Human readable (editable) file format

Dear Blokas Team,

It would be most useful if the presets could be stored and loaded in a human readable and editable file format.

Using a text editor to modify a preset would allow for significantly faster editing of e.g. mappings and any reoccurring numbers in the preset.

For example, copying a large number of complicated pipes to another midi input with adapted mappings or other values would only take a few keystrokes instead of lots of clicks and knobs turning.

I am about to order my second Midihub today. It is very useful! But this is a real showstopper.

Please, pretty please, allow us to edit presets in a text editor!

With kindest regards,
Annaluise

I’d like to second Anneluise!
I’m not sure what sort of format might be used for export/import, but if it was something verbose like xml:

  • I’d also like to see a “note” field for every pipeline to allow notes to be appended (even if they weren’t read by Midihub);
  • because Midihub is so intuitive to setup in an experimental way, an old brain like mine comes back to a patch months later and can’t remember what the hell I was doing, particularly if was something tricksy like using one mapped LFO to modulate another

In the meantime, I shall return to my side project of trying to figure out how to decode .mhp files!

I wouldn’t call XML human readable or editable :sweat_smile:
But indeed, text based import/export would allow various things currently impossible (like scripted creation) and overall nicer to those of us allergic to mice.

2 Likes

point taken!
as long as it’s parse-able I’d be happy

I support the idea !

While the app is great looking and user-friendly (and a great asset of the Midihub), the limit is the file format used to store configurations.

Obviously I would love to add more comments to my configurations, and interleaved with pipes, and be able to parse them automatically to check for errors and maybe generated them as suggested above.

It could be a set of external tools, or an upgrade of the file format (with the next gen Midihub).

Still, I love my Midihub and the software. Keep on good work !

XML is easy to read and very easy to edit too. Each instance of an XML tag is called an element. In an XML file, elements are arranged in a hierarchy, which means that elements can contain other elements. Very simple - even easier than code.

Here’s an example from my Pi media player

<sources>
    <video>
        <default pathversion="1"></default>
        <source>
            <name>Auto-mounted drives</name>
            <path pathversion="1">/media/</path>
            <allowsharing>true</allowsharing>
        </source>
    </video>
    <music>
        <default pathversion="1"></default>
        <source>
            <name>Auto-mounted drives</name>
            <path pathversion="1">/media/</path>
            <allowsharing>true</allowsharing>
        </source>
    </music>
    <files>
        <default pathversion="1"></default>
    </files>
</sources>

Totally readable and easy to edit with a plain text editor.

@saji.bo

It could be a set of external tools, or an upgrade of the file format (with the next gen Midihub)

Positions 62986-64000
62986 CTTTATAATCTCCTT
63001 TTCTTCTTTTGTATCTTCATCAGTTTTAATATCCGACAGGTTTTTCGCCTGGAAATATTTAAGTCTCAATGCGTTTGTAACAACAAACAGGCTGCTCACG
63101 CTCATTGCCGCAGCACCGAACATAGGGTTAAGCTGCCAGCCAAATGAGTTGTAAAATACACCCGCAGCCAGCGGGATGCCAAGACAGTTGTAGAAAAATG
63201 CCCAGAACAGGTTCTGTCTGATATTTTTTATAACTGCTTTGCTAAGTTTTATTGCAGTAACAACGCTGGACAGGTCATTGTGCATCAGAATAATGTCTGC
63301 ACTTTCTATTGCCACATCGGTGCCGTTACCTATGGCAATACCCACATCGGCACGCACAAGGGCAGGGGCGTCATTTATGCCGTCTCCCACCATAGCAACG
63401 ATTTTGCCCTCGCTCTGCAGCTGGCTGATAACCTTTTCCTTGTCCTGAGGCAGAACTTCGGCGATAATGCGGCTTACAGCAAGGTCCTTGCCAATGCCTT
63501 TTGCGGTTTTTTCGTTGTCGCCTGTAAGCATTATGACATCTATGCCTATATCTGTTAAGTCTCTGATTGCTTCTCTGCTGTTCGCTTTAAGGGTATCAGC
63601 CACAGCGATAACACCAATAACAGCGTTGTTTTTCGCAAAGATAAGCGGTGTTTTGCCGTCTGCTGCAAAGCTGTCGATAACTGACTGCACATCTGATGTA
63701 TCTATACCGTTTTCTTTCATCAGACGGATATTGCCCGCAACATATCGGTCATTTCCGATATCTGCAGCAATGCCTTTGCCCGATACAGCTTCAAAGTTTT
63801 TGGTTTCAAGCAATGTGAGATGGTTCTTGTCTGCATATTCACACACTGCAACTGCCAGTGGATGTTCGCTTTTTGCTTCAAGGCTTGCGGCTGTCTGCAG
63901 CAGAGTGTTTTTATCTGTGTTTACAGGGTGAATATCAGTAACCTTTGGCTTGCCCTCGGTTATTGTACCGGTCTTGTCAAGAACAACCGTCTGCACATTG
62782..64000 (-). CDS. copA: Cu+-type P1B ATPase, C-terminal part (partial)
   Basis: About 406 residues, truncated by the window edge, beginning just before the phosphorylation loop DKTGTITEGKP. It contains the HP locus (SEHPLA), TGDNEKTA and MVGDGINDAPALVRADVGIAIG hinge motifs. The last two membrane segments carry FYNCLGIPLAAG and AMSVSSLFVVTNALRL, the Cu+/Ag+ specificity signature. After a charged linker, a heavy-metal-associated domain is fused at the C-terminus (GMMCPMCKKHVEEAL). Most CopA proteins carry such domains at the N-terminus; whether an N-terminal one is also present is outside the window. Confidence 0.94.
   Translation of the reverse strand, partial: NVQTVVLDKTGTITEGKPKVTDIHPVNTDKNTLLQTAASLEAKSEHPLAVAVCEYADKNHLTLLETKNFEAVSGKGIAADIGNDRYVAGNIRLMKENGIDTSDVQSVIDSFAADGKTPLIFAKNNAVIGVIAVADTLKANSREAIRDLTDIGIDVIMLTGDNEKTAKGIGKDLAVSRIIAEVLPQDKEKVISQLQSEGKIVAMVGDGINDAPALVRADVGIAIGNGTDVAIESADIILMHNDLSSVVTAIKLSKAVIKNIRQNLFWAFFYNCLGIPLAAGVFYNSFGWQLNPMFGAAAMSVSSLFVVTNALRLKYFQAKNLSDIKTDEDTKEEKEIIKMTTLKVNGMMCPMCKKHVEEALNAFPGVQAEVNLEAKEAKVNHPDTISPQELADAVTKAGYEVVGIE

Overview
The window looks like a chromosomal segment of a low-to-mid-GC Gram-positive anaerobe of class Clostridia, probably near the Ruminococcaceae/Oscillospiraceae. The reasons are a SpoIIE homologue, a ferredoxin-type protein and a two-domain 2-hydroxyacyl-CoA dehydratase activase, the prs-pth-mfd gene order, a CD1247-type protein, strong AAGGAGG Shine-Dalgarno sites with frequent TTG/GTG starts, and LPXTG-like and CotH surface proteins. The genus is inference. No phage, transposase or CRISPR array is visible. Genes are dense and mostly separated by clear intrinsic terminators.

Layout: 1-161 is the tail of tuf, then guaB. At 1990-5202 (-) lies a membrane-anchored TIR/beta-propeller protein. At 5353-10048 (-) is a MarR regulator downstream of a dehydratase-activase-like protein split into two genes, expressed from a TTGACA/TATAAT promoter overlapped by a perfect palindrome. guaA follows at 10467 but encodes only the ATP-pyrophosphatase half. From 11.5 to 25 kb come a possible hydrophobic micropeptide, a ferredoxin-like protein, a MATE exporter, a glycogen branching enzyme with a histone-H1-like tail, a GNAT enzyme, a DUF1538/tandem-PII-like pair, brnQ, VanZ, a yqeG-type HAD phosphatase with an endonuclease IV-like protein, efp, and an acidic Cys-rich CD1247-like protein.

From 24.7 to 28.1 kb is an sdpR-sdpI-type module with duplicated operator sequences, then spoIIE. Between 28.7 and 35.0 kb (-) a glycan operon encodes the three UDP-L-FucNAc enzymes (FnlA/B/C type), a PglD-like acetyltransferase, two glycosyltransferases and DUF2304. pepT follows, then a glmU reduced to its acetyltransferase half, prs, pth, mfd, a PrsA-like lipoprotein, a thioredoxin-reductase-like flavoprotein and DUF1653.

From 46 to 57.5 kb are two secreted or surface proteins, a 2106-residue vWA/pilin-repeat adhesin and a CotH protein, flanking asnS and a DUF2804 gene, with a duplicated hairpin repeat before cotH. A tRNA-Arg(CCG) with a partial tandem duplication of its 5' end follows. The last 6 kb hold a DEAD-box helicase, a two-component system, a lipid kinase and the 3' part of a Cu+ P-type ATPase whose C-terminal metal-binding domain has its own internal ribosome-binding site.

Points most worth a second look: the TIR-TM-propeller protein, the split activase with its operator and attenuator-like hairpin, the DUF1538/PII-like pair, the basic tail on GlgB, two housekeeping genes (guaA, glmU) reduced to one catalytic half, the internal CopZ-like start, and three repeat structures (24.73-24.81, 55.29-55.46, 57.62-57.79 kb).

My thinking was based on knowing that the Midihub itself is kept quite light weight; I discovered early on that the Notes Panel has a character limit, for e.g.
SO I assume that adding an “info” pipe (to drop in here & there as an aide-memoire) would likely limit the bytes available for more functional stuff. Hence, if import/export functionality was added the the Editor with attachable notes capability only there, I’d be happy enough with that!

In the meantime, can someone at Blokas publish the protocol for how .mhp files are set out?

The .mhp format is not hard to reverse-engineer. If you intend to write a translator, it should be a piece of cake. Also the reason the Notes are short is because their length is coded in the header of the mhp, and is a fixed field, if I remember well.

Now for clarity, it is very convenient to store chains in smaller “modules” (can’t think of a better name). Each can have its own full length notes field. When the modules are appended to the current config, the textual notes are lost in the compound, but still available in the module.

For exemple, I have a module for clock management, and I can detail every chain and operation done on the clocks in comments. When I create a full set, I import the module, and others, then create specific chains if need.

I agree that the Info pipe would be a great addition !

Now for clarity, it is very convenient to store chains in smaller “modules” (can’t think of a better name). Each can have its own full length notes field. When the modules are appended to the current config, the textual notes are lost in the compound, but still available in the module.

Ha! that’s much more systematic than I’ve been! Most of my patches are “evolved” rather than designed. I must sit down and do things properly one of these days!
I did start reverse-engineering (yep, the notes are in the header) but got distracted by something else until @Annaluise raised this issue.

+1000! This would be incredibly helpful AND would 10x the power of the MidHub and editor by making it more easily hackable by the community. I’m a coder and I would personally love to code my own patches in Python and export them as text files.